THE CHANCELLOR OF the Exchequer, George Osborne, has hinted that Ulster Bank could be sold off from its parent Royal Bank of Scotland in the UK.
In his annual Mansion House speech to bankers in London last night, Osborne said he has ordered a review of the break-up of state-owned RBS into a good and bad bank with the latter likely to include the troubled Ulster Bank and other non-performing assets.
He said the sale of RBS was “some way off” with that indications that the sale could be delayed until after the next general election in the UK, scheduled for 2015.
But this may not prevent the more immediate sell-off of Ulster Bank which reported over €1.2 billion in losses last year and has been beset by a series of problems in recent months including IT failures and under-collection errors.
“We will see whether its right for Britain to, in effect, see RBS broken up. The review will be swift. It will be conducted by the Treasury with external professional support,” Osborne told bankers.
“We’ll look at a broad range of RBS’s assets, but particularly assets in Ulster Bank and UK commercial real estate.”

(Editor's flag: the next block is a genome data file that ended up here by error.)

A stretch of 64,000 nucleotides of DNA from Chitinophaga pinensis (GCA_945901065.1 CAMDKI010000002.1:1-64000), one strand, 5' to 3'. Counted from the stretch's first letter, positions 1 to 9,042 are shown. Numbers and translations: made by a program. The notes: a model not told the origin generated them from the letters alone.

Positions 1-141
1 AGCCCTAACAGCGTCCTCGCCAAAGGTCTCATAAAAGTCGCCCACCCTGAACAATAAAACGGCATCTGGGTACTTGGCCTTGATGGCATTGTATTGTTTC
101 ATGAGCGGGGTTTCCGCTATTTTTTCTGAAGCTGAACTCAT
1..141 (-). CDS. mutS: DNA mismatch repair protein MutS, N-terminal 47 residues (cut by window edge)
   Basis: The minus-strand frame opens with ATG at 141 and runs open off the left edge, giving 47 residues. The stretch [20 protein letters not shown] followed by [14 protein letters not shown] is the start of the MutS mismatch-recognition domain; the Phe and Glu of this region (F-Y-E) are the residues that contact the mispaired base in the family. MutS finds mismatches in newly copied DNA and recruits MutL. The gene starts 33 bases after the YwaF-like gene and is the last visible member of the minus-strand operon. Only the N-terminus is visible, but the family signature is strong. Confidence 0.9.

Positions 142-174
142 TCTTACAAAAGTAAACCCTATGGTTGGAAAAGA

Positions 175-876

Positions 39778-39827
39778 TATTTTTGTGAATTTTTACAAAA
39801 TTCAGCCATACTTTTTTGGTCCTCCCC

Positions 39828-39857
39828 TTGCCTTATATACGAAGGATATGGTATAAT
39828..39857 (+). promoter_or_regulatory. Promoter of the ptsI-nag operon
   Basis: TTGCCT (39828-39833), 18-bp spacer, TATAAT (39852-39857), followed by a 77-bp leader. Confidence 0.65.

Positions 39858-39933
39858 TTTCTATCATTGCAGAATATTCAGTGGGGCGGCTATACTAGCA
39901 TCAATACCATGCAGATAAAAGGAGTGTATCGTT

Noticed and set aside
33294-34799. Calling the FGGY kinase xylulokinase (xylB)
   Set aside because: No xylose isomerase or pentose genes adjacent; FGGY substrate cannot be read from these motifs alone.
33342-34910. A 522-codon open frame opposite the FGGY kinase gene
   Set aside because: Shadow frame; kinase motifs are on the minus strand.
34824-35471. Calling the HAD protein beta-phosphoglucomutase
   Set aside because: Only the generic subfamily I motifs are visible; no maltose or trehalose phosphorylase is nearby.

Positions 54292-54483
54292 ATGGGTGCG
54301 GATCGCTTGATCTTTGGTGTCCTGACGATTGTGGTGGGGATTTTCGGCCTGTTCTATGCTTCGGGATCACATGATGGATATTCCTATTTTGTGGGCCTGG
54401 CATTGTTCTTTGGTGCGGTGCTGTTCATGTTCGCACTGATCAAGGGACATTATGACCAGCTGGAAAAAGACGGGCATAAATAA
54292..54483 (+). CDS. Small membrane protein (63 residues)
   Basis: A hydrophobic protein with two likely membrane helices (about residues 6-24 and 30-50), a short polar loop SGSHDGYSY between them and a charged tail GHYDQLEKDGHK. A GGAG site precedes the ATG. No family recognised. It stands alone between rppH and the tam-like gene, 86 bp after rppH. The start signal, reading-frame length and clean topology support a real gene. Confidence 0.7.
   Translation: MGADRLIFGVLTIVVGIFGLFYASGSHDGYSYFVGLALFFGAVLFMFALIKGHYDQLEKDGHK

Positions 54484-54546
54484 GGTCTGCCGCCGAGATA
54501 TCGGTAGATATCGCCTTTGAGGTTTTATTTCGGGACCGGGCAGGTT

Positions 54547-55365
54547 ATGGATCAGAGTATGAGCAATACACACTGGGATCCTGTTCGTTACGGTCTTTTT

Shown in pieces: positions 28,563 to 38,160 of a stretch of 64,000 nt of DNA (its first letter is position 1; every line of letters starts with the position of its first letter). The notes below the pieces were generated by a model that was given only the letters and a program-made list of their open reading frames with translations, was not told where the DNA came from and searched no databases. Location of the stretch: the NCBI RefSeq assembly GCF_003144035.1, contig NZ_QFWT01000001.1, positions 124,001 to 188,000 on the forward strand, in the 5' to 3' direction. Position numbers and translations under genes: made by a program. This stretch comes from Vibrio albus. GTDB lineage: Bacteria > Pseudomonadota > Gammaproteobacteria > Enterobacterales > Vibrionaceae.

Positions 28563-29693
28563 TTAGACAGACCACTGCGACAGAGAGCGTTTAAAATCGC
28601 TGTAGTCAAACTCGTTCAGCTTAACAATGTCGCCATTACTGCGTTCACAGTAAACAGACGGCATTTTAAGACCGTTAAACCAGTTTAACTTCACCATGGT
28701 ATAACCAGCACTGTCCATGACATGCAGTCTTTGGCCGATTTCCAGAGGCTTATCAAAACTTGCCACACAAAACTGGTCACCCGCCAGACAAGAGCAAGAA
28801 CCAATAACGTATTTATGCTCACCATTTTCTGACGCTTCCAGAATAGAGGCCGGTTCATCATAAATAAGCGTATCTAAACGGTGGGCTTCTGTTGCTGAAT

The bad bank will only be set up if it meets three objectives, he said: if it supports the British economy, if its in the taxpayers’ interest and if it accelerates the return of the bank to private ownership.
The British government has pumped some £45 billion in into the bank which was rescued at the height of the financial crisis five years ago.
Earlier this month it was suggested that the British government might try to sell Ulster Bank to the National Asset Management Agency (NAMA) in a bid to shift it off its own books. This suggestion was quickly dismissed by the Irish government.